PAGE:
Parts of the Swedish Royal Regalia have been stolen. Two royal crowns of King Karl IX and Queen Kristina, as well as a royal orb, have been stolen from Strängnäs Cathedral on Tuesday afternoon. The two crowns are the burial crowns from 1611. The items were originally interred in Karl IX’s grave but were later exhumed and put on display.
Police have surrounded the city and are pursuing the thieves by helicopter, boat and cars. To the Swedish television channel, SVT police spokesperson Thomas Agnevik said: “I have talked to a person at the county administrative board that says that it is not possible to put an economic value on this, these are invaluable objects of national interest”.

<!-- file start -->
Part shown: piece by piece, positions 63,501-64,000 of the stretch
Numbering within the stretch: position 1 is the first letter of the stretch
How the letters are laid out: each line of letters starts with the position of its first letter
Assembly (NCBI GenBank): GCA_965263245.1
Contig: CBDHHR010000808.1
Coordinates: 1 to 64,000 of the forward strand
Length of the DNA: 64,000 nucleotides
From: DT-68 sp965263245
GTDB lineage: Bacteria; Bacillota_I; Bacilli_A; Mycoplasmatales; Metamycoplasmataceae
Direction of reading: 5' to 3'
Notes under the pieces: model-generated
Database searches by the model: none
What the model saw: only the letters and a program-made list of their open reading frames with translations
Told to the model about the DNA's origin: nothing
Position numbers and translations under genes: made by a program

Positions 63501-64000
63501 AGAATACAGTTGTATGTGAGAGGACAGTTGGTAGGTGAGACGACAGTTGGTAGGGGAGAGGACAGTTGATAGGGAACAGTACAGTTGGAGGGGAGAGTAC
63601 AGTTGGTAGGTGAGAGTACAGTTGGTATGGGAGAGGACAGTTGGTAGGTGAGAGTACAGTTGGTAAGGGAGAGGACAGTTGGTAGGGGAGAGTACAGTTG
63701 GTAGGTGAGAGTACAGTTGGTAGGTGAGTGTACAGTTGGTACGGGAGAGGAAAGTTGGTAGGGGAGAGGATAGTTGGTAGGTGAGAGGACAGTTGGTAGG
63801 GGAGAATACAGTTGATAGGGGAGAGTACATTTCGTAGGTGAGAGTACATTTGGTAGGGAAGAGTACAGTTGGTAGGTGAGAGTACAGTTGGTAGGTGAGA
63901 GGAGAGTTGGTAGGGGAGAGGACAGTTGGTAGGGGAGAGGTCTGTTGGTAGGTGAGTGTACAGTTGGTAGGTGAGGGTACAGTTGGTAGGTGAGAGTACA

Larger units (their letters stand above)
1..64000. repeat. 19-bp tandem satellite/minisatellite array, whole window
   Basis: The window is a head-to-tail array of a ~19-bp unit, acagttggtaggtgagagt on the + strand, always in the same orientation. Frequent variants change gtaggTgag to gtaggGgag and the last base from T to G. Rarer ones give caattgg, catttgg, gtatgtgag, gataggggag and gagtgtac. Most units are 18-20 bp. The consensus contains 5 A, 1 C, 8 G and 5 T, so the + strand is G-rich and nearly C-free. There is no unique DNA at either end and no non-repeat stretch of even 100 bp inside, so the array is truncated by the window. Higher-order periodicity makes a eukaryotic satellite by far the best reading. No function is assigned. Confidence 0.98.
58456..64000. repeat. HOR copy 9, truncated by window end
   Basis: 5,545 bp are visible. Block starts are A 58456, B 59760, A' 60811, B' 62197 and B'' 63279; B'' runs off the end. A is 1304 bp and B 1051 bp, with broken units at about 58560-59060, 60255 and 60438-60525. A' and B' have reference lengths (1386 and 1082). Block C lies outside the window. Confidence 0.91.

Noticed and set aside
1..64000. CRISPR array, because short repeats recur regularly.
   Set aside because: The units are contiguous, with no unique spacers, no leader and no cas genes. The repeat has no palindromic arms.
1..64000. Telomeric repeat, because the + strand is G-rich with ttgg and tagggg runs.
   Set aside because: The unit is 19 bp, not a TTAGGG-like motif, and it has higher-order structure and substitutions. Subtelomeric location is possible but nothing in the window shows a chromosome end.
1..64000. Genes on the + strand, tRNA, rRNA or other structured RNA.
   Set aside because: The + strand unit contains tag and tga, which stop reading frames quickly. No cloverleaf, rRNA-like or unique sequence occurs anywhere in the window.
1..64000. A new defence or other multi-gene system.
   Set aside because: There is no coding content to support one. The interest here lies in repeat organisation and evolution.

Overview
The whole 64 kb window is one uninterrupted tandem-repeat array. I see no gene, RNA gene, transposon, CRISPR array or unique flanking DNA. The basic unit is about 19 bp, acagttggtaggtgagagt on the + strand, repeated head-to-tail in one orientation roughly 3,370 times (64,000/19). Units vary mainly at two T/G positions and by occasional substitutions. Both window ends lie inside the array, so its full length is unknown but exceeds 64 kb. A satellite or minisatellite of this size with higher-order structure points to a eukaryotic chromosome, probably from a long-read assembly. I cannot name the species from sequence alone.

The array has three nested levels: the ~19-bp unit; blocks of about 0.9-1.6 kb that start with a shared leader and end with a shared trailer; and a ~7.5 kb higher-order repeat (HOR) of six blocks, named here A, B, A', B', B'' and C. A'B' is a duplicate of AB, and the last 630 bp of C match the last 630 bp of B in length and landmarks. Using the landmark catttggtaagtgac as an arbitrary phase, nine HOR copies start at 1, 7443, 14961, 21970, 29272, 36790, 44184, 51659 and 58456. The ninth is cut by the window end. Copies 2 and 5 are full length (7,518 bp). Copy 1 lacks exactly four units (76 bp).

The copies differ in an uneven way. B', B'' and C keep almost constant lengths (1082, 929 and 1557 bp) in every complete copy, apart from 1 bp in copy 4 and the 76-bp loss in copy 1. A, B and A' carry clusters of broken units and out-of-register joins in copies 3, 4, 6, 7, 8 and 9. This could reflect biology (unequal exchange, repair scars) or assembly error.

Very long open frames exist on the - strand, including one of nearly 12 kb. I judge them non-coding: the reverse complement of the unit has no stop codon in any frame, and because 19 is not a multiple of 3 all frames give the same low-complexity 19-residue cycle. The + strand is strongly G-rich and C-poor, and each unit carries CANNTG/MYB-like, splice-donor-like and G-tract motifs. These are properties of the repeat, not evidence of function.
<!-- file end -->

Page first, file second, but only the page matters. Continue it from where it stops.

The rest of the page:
The suspects stole the regalia from Strängnäs Cathedral around lunchtime on Tuesday. Two men were seen jumping into a motorboat close by the church. Police are, therefore, also patrolling by boat in the nearby area.
Police spokesperson Thomas Agnevik said: “We are looking for a small and open motorboat. We have some different information about how exactly the boat looked. We are now examining all the tips we receive.”
He continued: “By boat you can reach Mälaren, Köping or Arboga in the west, or Västerås, Eskilstuna or Stockholm if you drive east. We direct our search in all these directions”.
Karl IX was King of Sweden from 1604 until his death in 1611. He was the youngest son of King Gustav I and his second wife. He was the uncle of Sigismund who at one point was king of both Sweden and Poland.
Strängnäs Cathedral is a cathedral in Strängnäs, Sweden, since the Protestant Reformation the seat of the Lutheran Diocese of Strängnäs. Construction work began about 1250. New parts came into the 1300s and 1400s, but the original tower was first built in the 1740s. The church tower is 75 metres high.